RESNA Annual Conference - 2019

Near-Infrared Spectroscopy Measurement Of Cortical Activation For Stroke During Electrical Stimulation Assisted Cycling

Chao-Chen Lo1,3, Hsiao-Yu Lee2, Jia-Jin J. Chen3

1Shu-Zen Junior College of Medicine and Management1, Far East University2, National Cheng Kung University3

Tainan, Taiwan, ROC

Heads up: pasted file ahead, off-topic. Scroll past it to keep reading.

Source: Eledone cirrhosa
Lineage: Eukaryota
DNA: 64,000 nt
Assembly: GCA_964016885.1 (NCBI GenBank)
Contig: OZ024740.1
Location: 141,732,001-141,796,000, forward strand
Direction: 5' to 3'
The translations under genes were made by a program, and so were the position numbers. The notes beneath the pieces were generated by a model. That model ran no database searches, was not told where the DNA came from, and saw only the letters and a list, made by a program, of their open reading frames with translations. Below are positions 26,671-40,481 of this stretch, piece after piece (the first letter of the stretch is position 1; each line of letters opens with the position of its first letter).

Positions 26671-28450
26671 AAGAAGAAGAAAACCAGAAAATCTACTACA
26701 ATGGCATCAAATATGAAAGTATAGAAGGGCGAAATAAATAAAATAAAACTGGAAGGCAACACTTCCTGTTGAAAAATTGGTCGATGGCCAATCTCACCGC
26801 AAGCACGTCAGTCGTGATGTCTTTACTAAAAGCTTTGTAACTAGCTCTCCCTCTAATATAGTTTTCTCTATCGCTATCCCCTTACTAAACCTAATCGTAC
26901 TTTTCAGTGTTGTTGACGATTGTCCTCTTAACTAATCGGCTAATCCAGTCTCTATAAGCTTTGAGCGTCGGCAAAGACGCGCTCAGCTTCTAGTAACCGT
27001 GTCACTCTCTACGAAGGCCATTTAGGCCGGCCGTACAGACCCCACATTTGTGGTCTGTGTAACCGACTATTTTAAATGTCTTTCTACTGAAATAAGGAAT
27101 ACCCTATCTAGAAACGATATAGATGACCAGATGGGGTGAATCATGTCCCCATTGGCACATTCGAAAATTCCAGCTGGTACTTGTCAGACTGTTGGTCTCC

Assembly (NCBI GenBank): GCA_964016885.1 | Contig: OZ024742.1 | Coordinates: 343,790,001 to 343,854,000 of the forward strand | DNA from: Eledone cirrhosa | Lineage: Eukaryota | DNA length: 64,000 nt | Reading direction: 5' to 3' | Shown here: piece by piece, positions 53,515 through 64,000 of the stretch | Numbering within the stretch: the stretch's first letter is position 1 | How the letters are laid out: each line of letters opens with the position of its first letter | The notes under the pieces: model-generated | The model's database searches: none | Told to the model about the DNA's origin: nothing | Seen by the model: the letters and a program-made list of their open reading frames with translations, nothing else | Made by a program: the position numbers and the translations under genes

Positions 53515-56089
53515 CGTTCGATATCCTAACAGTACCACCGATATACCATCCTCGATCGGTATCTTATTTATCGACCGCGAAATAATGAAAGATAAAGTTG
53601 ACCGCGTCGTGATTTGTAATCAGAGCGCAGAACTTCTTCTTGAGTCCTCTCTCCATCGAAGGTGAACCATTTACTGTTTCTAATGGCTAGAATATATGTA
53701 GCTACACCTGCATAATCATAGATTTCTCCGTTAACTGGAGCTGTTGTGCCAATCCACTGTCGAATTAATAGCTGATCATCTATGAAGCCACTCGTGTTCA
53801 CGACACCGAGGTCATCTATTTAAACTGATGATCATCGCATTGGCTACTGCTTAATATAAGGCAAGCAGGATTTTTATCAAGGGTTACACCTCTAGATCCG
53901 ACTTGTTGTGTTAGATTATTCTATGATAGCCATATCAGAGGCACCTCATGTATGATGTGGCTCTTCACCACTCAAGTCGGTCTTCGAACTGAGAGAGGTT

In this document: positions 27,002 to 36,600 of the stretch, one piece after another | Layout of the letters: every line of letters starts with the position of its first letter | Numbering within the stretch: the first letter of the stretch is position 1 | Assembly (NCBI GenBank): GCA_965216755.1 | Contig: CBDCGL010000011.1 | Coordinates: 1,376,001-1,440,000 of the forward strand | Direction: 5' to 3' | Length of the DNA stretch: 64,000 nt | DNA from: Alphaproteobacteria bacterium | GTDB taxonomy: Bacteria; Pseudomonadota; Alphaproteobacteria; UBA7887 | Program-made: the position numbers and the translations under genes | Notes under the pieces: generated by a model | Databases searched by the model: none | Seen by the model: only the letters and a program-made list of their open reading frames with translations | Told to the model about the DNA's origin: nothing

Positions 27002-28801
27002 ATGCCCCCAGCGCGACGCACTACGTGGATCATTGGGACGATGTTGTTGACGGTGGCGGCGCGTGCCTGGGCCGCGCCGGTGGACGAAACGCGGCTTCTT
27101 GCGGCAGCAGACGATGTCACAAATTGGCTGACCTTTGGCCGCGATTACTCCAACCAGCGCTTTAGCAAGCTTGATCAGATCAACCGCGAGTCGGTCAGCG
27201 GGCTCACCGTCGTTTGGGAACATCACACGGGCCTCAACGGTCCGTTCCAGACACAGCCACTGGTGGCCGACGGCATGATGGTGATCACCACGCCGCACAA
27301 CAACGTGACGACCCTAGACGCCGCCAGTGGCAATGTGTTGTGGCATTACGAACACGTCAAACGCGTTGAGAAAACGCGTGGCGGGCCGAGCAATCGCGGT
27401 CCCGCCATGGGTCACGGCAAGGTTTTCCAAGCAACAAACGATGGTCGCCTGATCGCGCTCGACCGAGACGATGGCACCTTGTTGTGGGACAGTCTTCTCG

Stroke, a leading cause of hemiparesis, is usually exhibiting asymmetrical movement pattern [1]. One of the major goals of neurorehabilitation for stroke is to achieve better symmetrical movement. Such asymmetrical pattern could be found in bilateral movement such as gait performance or cycling movement [2, 3]. Prolonged immobilization can lead to severe deconditioning, such as muscle atrophy, loss of bone mass and reduced cardiopulmonary function. However, conducting passive range of motion to those critical illness could be a burden for caregivers and motor recovery is found to be limited. Passive cycling has been proven to be beneficial for ambulatory recovery [4]. Along with passive and active cycling, electrical stimulation could be used to facilitate muscle contraction and functional movement of paretic muscles [5]. It has been proposed that low-intensity of stimulation could better facilitate volitional contraction in isometric contraction [6]. There is still no agreement on the application of intensity level for electrical stimulation-assisted cycling and recently research has changed to investigate the stimulation effects on cortical activation, the origin of movement. Near infrared spectroscopy (NIRS) is a non-invasive method for cortical activation by measuring changes in oxyhemoglobin and deoxyhemoglobin. Therefore, the aim of our study is to investigate the effect of different intensity level of electrical stimulation assisted cycling on cortical activation evaluated by NIRS.